Next you’ll see the most interesting part of the palace and from where you can access the Harem, probably the most beautiful part of the palace. Meaning ‘forbidden’ or ‘private’, Harem is the most intriguing aspect of the palace and sits in the middle of the complex, and had 400 rooms.
Decorated in bright colourful mosaics, gold and stained glass windows with verses from the Quran, the Harem is where you can get a glimpse into the private lives of the sultans and their families and servants. Moreover, the architectural style is a mixture of styles reflecting different sultans and their preferences.
It was heavily guarded and protected and no one but the sultan, the consorts and children and the mothers of the sultans and servants could enter it, as evident in the high walls. You can also find beautifully decorated private quarters and rooms, bathhouses and mosques.
The Harem also housed the Duhteran, an Ottoman school for girls. It trained courtesans and daughters of the sultans on the ways of the palace. Moreover, it also gave the girls an education in languages, religion, reading and writing and etiquette. Topkapı Palace was the palace that the consorts of the sultans lived in the same palace as the sultans. This practise was unlike the previous generations when consorts and women of the court lived elsewhere. The visibility of women was also recognized at this palace, first given to Valide or the Queen Mother, the mother of the sultan. Later, Hürrem Sultan, the consort of Suleiman the Magnificent and one of the most famous Ottoman-era women, also became one of the high ranking officials in the Empire. To visit it today, you’ll need a special pass and extra fees. You should also plan to spend around 1-2 hours here at your leisure.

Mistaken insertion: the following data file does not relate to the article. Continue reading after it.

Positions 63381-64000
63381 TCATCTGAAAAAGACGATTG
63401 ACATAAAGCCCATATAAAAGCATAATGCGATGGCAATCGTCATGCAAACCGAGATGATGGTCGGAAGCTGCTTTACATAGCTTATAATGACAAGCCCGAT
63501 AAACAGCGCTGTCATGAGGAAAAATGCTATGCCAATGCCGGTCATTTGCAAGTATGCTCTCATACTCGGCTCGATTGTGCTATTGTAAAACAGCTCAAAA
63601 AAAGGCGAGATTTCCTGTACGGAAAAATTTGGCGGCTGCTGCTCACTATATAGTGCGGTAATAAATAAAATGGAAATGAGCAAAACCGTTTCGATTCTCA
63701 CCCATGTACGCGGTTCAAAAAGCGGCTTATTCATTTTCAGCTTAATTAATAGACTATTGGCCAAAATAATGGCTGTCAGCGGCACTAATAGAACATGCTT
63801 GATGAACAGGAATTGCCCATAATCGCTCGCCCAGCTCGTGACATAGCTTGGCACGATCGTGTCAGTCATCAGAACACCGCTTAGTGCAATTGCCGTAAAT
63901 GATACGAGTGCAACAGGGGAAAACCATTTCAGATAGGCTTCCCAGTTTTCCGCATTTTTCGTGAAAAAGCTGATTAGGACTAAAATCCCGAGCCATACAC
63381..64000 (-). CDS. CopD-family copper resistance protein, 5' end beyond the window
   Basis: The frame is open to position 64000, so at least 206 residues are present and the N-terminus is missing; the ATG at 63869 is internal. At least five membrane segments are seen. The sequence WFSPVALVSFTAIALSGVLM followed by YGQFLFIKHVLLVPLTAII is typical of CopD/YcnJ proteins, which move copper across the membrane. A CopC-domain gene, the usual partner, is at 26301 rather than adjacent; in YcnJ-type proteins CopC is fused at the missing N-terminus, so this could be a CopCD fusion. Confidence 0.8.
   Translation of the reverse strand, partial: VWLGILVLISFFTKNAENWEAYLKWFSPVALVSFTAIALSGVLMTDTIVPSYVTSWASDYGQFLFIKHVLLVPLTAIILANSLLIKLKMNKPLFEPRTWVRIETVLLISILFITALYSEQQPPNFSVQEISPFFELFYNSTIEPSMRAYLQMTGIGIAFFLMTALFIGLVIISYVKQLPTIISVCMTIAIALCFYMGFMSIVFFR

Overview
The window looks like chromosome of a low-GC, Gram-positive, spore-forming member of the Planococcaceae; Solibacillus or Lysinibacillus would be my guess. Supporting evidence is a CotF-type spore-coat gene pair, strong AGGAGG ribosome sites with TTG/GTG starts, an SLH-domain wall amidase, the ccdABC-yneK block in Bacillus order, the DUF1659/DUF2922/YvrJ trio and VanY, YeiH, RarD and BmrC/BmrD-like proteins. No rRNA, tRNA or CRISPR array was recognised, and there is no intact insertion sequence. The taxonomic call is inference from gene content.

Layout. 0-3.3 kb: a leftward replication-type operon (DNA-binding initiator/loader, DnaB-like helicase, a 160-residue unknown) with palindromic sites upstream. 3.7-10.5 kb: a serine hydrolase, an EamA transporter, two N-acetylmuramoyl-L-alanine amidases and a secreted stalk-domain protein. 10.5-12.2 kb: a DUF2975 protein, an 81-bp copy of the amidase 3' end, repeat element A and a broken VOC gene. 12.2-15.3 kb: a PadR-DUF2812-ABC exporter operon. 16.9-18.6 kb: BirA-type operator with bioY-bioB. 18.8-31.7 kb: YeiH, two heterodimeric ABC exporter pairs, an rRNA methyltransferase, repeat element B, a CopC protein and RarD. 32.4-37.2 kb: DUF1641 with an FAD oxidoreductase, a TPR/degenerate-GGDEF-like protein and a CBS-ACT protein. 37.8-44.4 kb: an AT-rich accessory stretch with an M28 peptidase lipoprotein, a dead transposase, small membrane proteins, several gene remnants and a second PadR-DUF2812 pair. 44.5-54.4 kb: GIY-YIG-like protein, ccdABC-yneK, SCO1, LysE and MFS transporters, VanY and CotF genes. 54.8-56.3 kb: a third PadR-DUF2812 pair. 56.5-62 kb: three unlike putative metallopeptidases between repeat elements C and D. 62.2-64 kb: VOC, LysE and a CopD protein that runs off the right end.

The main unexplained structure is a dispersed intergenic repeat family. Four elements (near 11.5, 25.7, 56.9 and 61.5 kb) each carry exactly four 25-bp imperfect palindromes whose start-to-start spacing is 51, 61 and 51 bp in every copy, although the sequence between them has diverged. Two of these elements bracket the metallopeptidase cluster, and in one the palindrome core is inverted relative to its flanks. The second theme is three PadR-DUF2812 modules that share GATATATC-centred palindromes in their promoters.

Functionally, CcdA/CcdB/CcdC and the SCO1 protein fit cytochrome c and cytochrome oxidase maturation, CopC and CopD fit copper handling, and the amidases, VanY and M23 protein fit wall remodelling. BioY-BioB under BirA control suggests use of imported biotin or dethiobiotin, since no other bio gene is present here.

In the fourth and last courtyard, you’ll see some highly decorated pavilions and gardens of the palace. This section also houses the Audience hall, the Privy room and the Palace’s school. Pavilions such as the Baghdad, Revan Pavilions, Mecidiye Pavilion and smaller structures occupy this area.
The Gate of Felicity is the entrance to the special private areas of the palace which was heavily guarded. Only the sultan had access to these inner areas. At other times, the area was accessible to few administrators and trusted statesmen. In this area, grand ceremonies such as the sultan’s accession, the beginning of war campaigning and other types of counsel were held in front of the gate. For example, when the Janissaries, a group of elite soldiers, rebelled and demanded better services, the Sultan held counsel here with his administration.
The Audience hall or chamber, as the name suggest, was where state dignitaries and foreign ambassadors were received. The Grand Vizier and other high level statesmen from the Divan would visit the Sultan to present their resolutions and decisions.